We do not know his name: Klatsassin and the Chilcotin War

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A Trip to the Head of Bentinck Arm on the Steamer Laboucher

The British Colonist, August 18, 1862

The voyage was in every respect a most agreeable one; the passengers not too numerous for comfort; the captain and officers exceedingly civil; the weather magnificent; the sea smooth as a looking glass; and the scenery grand and sublime, though terribly desolate. We remained a day and a half at Nanaimo coaling, and received every attention from that hospitable gentleman Dr. Benson, and then proceeded to Fort Rupert, where we also remained some time taking in wood. I must in justice pay a passing tribute to the gentleman (Mr. Moffat) in charge of that fort, for in all my travels I have never met a person more thoroughly hospitable or who does the honors of his house in a more engaging, liberal manner than he. We left Fort Rupert early in the morning and arrived at our anchorage before dark the same day. The whole running time from Victoria was 46 hours. Early next morning, the tide being low, which is necessary for the purpose, the horses and mules were put overboard and had to swim a quarter of a mile to shore, a place imaginatively called McLeod’s Wharf; from thence they scrambled along the shore through mud and brush, and over rocks, crossing several sloughs about a mile and a half to the head of a swamp to the town site, where we camped, near the Bella Coola lodges, where the small pox was raging fearfully, Indians lying about in all directions dead and dying. I remained two or three days with Mr. Hood and then started on up the river with one of his party in charge of his goods. They were put in three canoes, each with three Indians, and the transportation cost 42 blankets, 9 shirts, and feed for the Indians, to the head of navigation, computed at 45 miles from Bella Coola; it took us five days to pole up the river, a large, rapid salmon stream, with several salmon weirs across and the remains of three others that had been carried away. Stream navigation is out of the question.

Our nights passed on the shores of the river were rendered insupportable by mosquitoes. I found Mr. Spring at the head of navigation in charge of a lot of goods, and Duncan McKennon, a Canadian, convalescent of the small pox. Mr. Morris and party had left the day before I arrived. Daniel McCullan, the partner of McKennon, arrived from the slide nearly blind, his eyes swollen like two radishes, from the effects of sand flies. He reported the feet of the of the Doctor who accompanied Morris in a terrible condition. Spring was seized with pains in the head and giddiness and the fourth day after my arrival had the small pox, fortunately in a very mild form. When Capt. Venables learnt that I had arrived and that pack animals were coming, he came down from the slide, and the day after, I having waited a week for the animals, we proceeded down together to where they were camped, at a place called Anisari, only twelve miles from Bella Coola, they having left that place twelve days before. Here I also found Lieut. Palmer and his two engineers, and Major Foster. The next morning the horses were to start crossing for Nooshcloot, six miles above from which place I walked down, as the Indians would take us no further in the canoe. Lieut. Palmer followed the next day. I started off at once on foot for the upper Bella Coola lodges, Soonooklan, eighteen miles down, and tearing my way through brush, clambering over trees, crossing innumerable streams, taking off my clothes to wade through sloughs, and dancing over piles of drift-wood, arrived at the above place in the evening. I wanted to go to Mr. Wallace’s place about three miles down the river, but with great difficulty, got a canoe to take me to a desolate place near where the horses were landed, and where Mr. Henry Maddocks, who had succeeded Barney Johnson in charge of goods left behind by deluded miners, received me kindly. There is a shanty there about 10 feet square, half full of goods, which from its wretched position I call Desolation Lodge, for you can only walk twelve paces from it without having to climb over drift-wood or clamber over rocks. Fifty yards below is a miserable hovel, Destitution Hall, the marine villa of Capt. Venables.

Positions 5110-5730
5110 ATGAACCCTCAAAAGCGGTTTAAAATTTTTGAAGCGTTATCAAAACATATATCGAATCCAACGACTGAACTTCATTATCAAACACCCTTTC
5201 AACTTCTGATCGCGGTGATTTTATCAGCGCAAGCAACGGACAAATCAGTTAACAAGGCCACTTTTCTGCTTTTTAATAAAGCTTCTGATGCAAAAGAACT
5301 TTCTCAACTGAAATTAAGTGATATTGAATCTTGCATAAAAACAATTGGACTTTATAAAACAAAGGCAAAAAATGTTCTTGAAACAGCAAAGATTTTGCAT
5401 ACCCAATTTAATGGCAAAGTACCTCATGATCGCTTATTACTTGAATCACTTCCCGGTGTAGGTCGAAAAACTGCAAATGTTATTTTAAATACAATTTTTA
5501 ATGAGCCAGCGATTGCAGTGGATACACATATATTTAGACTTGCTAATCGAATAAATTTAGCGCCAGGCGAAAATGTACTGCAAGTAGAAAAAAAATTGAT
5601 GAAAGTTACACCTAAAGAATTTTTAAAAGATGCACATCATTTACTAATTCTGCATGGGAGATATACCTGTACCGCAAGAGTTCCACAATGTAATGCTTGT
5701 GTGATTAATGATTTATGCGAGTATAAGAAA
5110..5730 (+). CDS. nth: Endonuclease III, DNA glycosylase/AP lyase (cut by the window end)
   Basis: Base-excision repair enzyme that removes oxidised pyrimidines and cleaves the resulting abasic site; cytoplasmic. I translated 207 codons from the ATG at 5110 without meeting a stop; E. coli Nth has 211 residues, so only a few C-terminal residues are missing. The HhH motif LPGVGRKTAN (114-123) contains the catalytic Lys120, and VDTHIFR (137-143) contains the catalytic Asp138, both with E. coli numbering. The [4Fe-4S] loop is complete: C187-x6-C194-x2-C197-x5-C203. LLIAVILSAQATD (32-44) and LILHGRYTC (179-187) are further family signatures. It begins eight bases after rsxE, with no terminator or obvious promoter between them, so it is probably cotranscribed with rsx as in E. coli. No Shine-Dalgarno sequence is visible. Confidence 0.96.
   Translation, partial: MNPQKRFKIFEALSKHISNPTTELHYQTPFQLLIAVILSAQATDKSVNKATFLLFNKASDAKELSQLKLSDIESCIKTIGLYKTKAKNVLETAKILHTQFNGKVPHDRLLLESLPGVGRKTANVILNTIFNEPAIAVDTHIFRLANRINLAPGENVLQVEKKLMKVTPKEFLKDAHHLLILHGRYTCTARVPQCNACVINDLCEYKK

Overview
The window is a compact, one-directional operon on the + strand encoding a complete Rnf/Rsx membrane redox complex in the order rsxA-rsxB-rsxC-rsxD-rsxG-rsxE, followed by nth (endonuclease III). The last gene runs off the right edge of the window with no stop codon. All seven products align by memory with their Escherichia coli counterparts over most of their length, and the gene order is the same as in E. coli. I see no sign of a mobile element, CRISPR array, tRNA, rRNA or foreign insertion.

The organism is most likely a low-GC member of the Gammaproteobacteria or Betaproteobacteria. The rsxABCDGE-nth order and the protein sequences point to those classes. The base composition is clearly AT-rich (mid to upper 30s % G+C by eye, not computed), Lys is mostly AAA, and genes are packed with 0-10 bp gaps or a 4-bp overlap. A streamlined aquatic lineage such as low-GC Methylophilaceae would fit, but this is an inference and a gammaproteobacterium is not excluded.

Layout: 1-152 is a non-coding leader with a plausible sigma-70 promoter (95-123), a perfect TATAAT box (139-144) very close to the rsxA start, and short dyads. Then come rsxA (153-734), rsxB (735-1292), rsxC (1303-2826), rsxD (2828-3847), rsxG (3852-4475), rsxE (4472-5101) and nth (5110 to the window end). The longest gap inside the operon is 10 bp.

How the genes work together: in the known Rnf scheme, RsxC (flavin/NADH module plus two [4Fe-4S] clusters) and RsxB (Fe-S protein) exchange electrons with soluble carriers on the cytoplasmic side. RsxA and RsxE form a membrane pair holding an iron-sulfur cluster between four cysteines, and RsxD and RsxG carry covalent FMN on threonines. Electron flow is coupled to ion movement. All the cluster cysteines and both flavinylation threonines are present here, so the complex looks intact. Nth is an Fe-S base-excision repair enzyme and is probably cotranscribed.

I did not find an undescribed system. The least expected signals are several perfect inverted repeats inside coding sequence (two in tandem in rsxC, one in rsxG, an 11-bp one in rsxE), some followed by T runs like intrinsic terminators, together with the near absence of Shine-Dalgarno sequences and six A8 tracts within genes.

After I had been here about a week, making fruitless efforts to get a canoe from the faithless, rascally Indians to take me to Fort Rupert, some miners, most fortunately for me, returned, as they found it impossible with the few provisions they could pack to get to Cariboo. Two of them belonged to Nanaimo, and were bound in the meantime for Fort Rupert, where they agreed to take me, and afterwards from thence to Nanaimo. It took us 14 days, out of which we camped four, on account of stormy weather, and we arrived at Nanaimo on Sunday morning at 1 o’clock. After a delay of two days at Nanaimo, which were rendered agreeable by the kindness of Dr. Benson, I embarked on the sloop Alarm and had 3 1/2 days passage to Victoria. I calculated being away fifteen days, but using every effort I have been absent nearly seven weeks. Lieut. Palmer, expected to be at Fort Alexander the 10th of August last, the last I heard of him was that he was at the slide trying to get Indians to pack for him.


(To be continued)

Source: VIATOR, "A Trip to the Head of Bentinck Arm on the Steamer Labouchere," British Colonist, August 18, 1862.

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